Monday, August 25, 2014

 In the article, "Why do Palestinians continue to support Hamas despite such devastating losses?," Noam Sheizaf, an Israeli journalist writing to a primarily Israeli audience, argues that resolving conflict depends on understanding the way one's enemy thinks; or, to put it another way, being empathetic to your enemies.  He notes U.S. Secretary of Defense Robert McNamara's perspective that, "part of President Kennedy’s successful management of the Cuban Missile Crisis was his administration’s ability to put itself in the shoes of the Soviets and understand their point of view." Applying this to the crisis in Gaza, he points out that only by understanding the Palestinian desire for freedom can Israel hope to bring an end to the cycle of violence and revenge. The same point can be made in the opposite direction, of course: Hamas would do well to take a lesson from the examples of Mahatma Gandhi, Martin Luther King Jr. or Nelson Mandela, all of whom embraced peaceful resistance models under similar persecution with very different results from those Hamas has achieved in the 27 years since its founding (granted, Mandela's journey took much longer). I am directing this point at Palestinian leadership in their struggle with Israel, not at residents of Gaza in dealing with their own leaders; Sheizaf notes the absurdity of demanding that the people of Gaza protest against Hamas, as is often suggested in Israeli circles, in the midst of a war-zone. For both sides, there is a need to empathize with the others' perspective; only when at least one side is willing to do this can the cycle of violence be broken.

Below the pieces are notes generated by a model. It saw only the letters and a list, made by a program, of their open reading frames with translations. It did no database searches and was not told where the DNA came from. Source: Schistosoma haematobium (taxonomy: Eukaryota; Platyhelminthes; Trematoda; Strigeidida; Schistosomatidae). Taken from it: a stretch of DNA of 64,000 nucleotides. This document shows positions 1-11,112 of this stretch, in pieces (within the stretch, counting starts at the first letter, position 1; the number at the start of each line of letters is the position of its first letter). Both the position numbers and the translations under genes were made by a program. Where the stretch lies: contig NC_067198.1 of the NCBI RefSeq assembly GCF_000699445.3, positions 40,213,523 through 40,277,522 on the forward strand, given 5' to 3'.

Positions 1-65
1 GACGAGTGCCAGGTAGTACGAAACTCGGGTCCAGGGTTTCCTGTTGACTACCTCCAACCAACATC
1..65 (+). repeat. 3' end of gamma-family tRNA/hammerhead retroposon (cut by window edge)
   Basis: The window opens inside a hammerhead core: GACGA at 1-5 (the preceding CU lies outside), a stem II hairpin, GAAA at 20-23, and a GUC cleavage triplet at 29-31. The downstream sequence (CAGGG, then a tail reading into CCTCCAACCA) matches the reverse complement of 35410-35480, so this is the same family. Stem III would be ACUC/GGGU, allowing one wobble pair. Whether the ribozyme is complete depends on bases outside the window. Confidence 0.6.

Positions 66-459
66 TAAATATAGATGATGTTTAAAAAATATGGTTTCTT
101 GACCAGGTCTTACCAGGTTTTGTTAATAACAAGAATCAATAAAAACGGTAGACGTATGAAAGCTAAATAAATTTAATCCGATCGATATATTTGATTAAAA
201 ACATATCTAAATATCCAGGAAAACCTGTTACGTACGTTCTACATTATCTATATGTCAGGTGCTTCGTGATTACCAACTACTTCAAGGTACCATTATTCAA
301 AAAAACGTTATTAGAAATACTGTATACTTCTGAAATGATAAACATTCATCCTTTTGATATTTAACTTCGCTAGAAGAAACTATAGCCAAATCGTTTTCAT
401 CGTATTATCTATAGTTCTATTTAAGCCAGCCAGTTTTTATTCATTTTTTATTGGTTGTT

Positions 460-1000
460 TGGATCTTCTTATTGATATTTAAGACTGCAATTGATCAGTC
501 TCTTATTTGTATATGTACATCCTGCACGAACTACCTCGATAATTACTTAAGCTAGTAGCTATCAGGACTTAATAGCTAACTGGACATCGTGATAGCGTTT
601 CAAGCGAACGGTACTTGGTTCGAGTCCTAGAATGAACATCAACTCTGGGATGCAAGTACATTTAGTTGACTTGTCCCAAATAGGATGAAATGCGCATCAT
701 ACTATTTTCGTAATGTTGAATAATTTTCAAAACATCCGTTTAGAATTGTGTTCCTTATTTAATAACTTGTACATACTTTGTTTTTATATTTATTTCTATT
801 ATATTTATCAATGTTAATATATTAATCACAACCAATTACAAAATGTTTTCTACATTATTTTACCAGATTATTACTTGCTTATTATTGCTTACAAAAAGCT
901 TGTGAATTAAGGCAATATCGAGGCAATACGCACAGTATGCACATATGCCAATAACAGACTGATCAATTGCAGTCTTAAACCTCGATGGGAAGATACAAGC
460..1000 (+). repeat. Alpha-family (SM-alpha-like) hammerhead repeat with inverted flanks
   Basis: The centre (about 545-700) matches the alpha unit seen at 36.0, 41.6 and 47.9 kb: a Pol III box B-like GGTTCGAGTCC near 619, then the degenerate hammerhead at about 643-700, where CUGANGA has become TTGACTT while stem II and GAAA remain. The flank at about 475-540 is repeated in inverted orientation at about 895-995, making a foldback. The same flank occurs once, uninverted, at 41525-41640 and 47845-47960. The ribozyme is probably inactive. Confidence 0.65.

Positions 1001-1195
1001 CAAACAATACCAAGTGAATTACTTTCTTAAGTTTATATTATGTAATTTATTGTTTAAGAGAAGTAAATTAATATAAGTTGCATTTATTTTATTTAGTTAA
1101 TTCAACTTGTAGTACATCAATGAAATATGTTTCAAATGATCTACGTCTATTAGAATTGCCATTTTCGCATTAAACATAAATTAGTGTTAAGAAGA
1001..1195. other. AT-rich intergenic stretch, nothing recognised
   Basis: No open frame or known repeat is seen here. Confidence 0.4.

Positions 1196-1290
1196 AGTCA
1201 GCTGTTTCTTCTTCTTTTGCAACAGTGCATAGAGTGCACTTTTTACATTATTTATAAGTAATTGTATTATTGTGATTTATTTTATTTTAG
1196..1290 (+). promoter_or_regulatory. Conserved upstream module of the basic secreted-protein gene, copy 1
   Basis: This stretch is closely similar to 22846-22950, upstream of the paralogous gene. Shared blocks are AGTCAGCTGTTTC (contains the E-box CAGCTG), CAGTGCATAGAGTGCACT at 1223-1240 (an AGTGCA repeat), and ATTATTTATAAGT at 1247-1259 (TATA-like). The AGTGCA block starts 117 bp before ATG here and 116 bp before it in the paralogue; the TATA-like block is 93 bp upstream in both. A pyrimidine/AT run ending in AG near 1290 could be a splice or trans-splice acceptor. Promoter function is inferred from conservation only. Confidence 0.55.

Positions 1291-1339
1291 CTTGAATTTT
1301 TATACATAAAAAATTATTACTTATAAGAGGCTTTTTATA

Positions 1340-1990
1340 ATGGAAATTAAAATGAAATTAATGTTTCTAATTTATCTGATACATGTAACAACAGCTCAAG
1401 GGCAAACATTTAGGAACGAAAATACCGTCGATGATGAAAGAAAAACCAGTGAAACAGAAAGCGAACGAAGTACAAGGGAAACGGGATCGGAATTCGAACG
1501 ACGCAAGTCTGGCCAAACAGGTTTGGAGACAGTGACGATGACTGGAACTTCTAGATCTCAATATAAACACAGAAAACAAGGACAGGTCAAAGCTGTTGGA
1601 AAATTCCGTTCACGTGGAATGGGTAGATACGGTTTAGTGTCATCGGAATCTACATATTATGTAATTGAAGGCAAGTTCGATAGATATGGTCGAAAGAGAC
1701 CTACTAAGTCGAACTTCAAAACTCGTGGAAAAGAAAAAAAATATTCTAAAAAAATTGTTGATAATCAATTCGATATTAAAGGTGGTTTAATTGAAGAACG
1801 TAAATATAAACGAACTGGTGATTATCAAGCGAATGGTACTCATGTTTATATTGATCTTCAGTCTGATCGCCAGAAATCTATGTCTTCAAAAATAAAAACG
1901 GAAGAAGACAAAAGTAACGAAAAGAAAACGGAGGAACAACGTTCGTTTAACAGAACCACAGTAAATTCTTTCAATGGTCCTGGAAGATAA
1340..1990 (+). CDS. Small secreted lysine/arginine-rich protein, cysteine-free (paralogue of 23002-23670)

I believe Sheizaf's view is profoundly biblical. In the Sermon on the Mount, Matthew records Jesus words, “You have heard that it was said, ‘You shall love your neighbor and hate your enemy.’But I say to you, Love your enemies and pray for those who persecute you, so that you may be sons of your Father who is in heaven. For he makes his sun rise on the evil and on the good, and sends rain on the just and on the unjust” (Matthew 5:43–45 ESV). The apostle Paul quotes Proverbs 25:21-22 when he says, “'if your enemy is hungry, feed him; if he is thirsty, give him something to drink; for by so doing you will heap burning coals on his head.' Do not be overcome by evil, but overcome evil with good” (Romans 12:20–21 ESV). We might protest that this advice is given to individuals, not governments; yet we see from McNamara's perspective of President Kenedy's example that governments would more effectively 'wield the sword' (Romans 13:4) by heading and appropriately applying such advice.

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